Wine in Wine Countries, Guinness in Guinness Country

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I know it’s Halloween, but it’s about time I recap our trip to Ireland. I mean, we did return three weeks ago! And while I’ve confessed that I am not a fan of Halloween, the Jack O’ Lantern does date back to Celtic traditions in Ireland. In fact, we did see a carved turnip at one of the Folk Museums we visited on our trip:

Celtic Jack O’Lanterncarved from a turnip

But this post isn’t about the history of the Jack O’Lantern {often spelled jack-o-lantern}, nor is it about Halloween. It’s the beginning of a series of posts about our trip to Ireland.

~

There is so much to record about our trip. So instead of a play-by-play, chronological description of what we did while we were there, I’m going to offer up our impressions on certain aspects of Ireland. I’d love to talk about the people, the sports, the food, the countryside and travel in general. Maybe you’ll be inspired to visit one day. If not, at least you’ll do some armchair {or desk chair} traveling along with me.

And because it’s Wine Wednesday, let’s start off with the beverage that flows like wine in Ireland:

GUINNESS

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Do you remember when I told you about Rick Steves’ philosophy about drinking wine in wine countries? It’s one I like to follow. And well, Ireland is, of course, Guinness country. So it’s compulsory to have a Guinness while there, right?

Right.

Truthfully, I don’t tend to drink Guinness back at home. And while many people think that Guinness is such a strong, dark beer; it’s really not. True stouts were once just stronger, darker porters – clocking in at 7 – 8% alcohol. A typical pint of Guinness is only about 4 – 4.5%. In addition, it’s much lighter in flavor than many of the stouts I love at home. If I’m going to drink a stout {often for dessert!}, I’d rather have one of the following full-flavored types:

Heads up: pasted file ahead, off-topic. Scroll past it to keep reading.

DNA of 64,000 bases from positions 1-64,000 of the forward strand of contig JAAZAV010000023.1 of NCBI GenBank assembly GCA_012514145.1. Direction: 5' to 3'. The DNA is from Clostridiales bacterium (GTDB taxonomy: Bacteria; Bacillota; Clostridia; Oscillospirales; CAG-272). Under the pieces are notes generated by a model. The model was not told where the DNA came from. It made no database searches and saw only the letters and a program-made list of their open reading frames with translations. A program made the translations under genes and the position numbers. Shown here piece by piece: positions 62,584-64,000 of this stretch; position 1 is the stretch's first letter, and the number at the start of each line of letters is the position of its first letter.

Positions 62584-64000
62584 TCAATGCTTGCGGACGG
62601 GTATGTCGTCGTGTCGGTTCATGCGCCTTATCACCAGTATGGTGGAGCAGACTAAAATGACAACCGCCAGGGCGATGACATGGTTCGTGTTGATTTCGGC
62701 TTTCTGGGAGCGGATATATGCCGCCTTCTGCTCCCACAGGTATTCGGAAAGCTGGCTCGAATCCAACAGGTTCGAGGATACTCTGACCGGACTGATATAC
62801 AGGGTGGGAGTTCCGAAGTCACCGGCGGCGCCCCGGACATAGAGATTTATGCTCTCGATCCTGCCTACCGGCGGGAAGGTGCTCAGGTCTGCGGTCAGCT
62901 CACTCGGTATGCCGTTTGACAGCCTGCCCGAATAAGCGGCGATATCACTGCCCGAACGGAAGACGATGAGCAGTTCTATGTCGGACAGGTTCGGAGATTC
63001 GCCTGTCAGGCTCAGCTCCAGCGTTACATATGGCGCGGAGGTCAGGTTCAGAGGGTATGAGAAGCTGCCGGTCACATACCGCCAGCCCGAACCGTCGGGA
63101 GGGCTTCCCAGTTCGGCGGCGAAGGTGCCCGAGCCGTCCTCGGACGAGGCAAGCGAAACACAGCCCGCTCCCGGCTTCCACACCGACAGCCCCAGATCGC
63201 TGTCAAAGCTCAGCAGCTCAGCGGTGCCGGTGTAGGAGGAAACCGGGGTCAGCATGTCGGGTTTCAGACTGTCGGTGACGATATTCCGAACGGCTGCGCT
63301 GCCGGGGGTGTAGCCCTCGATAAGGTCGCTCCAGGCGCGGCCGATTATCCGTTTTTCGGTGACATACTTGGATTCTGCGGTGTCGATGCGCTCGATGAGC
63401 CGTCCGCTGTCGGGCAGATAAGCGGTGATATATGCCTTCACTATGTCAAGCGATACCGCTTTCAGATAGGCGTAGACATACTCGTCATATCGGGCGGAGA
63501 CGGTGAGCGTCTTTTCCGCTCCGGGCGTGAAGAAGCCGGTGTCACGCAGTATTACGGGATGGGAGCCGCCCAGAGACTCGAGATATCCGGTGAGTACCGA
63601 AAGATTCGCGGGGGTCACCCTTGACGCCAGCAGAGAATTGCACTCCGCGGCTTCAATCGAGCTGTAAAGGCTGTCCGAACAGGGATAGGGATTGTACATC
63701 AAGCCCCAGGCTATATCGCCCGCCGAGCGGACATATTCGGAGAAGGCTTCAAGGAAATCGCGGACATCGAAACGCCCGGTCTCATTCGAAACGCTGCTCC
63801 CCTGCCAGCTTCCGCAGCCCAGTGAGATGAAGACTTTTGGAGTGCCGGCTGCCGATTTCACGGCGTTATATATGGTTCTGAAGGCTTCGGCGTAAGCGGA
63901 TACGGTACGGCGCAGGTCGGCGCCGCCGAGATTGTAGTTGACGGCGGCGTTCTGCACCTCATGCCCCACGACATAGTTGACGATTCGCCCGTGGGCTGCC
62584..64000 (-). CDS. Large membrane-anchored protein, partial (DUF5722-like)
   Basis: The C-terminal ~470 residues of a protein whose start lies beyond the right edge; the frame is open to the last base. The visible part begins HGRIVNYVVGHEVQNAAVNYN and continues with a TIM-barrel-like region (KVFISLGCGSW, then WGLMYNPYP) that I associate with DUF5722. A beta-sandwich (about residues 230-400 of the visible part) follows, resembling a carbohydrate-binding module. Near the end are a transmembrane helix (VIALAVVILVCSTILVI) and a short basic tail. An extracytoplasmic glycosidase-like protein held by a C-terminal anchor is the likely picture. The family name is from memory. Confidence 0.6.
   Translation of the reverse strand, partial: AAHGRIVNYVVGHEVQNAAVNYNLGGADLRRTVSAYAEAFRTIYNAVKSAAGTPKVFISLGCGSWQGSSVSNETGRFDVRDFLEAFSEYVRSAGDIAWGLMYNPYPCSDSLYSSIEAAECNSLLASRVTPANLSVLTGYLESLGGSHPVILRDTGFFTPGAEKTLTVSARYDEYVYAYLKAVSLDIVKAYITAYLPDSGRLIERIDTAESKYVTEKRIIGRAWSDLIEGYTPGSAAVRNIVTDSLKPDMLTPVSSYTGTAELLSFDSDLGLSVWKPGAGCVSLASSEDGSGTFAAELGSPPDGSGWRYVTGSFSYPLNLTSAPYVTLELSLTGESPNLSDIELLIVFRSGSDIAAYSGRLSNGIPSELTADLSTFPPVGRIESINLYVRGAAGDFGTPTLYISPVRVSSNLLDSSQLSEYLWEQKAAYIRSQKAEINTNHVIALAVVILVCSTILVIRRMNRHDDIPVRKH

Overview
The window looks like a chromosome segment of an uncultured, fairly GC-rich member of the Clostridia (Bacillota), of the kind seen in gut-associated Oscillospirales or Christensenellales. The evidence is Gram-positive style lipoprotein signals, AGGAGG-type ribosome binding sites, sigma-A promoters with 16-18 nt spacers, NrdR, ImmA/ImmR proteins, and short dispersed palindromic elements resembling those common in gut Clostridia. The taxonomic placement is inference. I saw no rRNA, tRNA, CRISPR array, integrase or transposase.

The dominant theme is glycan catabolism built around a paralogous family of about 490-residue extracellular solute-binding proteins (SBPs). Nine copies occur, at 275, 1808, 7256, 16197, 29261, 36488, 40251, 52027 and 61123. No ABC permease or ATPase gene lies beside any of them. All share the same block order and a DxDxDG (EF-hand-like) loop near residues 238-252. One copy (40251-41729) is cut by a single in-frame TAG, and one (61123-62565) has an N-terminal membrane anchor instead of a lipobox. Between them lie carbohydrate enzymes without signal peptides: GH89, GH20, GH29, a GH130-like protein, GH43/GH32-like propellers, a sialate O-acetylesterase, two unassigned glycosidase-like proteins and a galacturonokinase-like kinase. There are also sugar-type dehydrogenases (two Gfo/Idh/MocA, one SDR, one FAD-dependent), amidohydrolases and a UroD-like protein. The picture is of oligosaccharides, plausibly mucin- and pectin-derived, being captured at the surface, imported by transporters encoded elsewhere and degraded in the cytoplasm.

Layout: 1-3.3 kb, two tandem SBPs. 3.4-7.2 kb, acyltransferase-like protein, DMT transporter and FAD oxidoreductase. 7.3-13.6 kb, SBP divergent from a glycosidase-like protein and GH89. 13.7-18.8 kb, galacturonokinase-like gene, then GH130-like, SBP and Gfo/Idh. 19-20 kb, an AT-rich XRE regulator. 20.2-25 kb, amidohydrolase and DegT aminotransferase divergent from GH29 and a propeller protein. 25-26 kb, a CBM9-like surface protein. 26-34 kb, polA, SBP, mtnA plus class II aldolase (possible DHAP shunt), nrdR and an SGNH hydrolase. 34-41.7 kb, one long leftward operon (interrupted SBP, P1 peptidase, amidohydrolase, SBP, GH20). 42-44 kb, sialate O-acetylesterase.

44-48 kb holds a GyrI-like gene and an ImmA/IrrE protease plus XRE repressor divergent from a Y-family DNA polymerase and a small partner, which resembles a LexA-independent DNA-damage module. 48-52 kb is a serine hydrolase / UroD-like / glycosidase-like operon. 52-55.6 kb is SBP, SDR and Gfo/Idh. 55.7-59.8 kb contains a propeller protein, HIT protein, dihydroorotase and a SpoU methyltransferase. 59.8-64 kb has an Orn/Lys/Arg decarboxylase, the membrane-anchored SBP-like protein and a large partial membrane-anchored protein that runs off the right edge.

• Founders Breakfast Stout
  • Summit Oatmeal Stout
  • Young’s Double Chocolate Stout

These stouts tend to have espresso and dark chocolate notes to them. That’s why I love them!

In fact, when I’m in an Irish pub {anywhere in the world}, I tend to drink cider instead. It’s not that I don’t like Guinness. It’s just that it lacks flavor for me. In addition, it’s just so filling. When I drink stouts, I don’t tend to drink more than one.

However, we’ve been told that Guinness does taste a bit different in different places in the world. Rumor has it that there are even a few different recipes, too. In fact, Rob has had Guinness in both Paris and Italy and has been quite pleased with the product in Europe over the flavor in the U.S. Is it in his head? Maybe. But who cares if he knows he can enjoy it abroad?

But truth be told, in Ireland, the stuff is just better.

It’s fresher. It’s smoother. And they know how to pull a proper pint. Be patient for your Guinness. When ordered, you might feel like you aren’t getting the best of service. But your Guinness needs to be poured partway. Then it is set aside to settle a bit before getting topped off.

A properly poured pint of Guinness resting after the first pull.

The stages of poured pints…

After I got sick of drinking cider a few days in a row in Ireland, I shifted to Guinness. And if I was worried that I’d get too full or that it’d be too much for me midday, I quickly learned that instead of ordering a pint, I could just order a glass {a half-pint}.